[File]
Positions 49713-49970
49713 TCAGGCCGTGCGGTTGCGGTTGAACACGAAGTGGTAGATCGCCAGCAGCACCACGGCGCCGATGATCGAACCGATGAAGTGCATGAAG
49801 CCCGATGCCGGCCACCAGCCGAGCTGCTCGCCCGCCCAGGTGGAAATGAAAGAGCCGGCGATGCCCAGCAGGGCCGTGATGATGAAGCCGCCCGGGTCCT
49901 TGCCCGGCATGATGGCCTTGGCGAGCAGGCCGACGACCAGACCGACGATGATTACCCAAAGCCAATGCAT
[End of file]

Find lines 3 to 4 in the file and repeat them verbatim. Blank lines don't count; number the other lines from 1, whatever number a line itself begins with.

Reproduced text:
49801 CCCGATGCCGGCCACCAGCCGAGCTGCTCGCCCGCCCAGGTGGAAATGAAAGAGCCGGCGATGCCCAGCAGGGCCGTGATGATGAAGCCGCCCGGGTCCT
49901 TGCCCGGCATGATGGCCTTGGCGAGCAGGCCGACGACCAGACCGACGATGATTACCCAAAGCCAATGCAT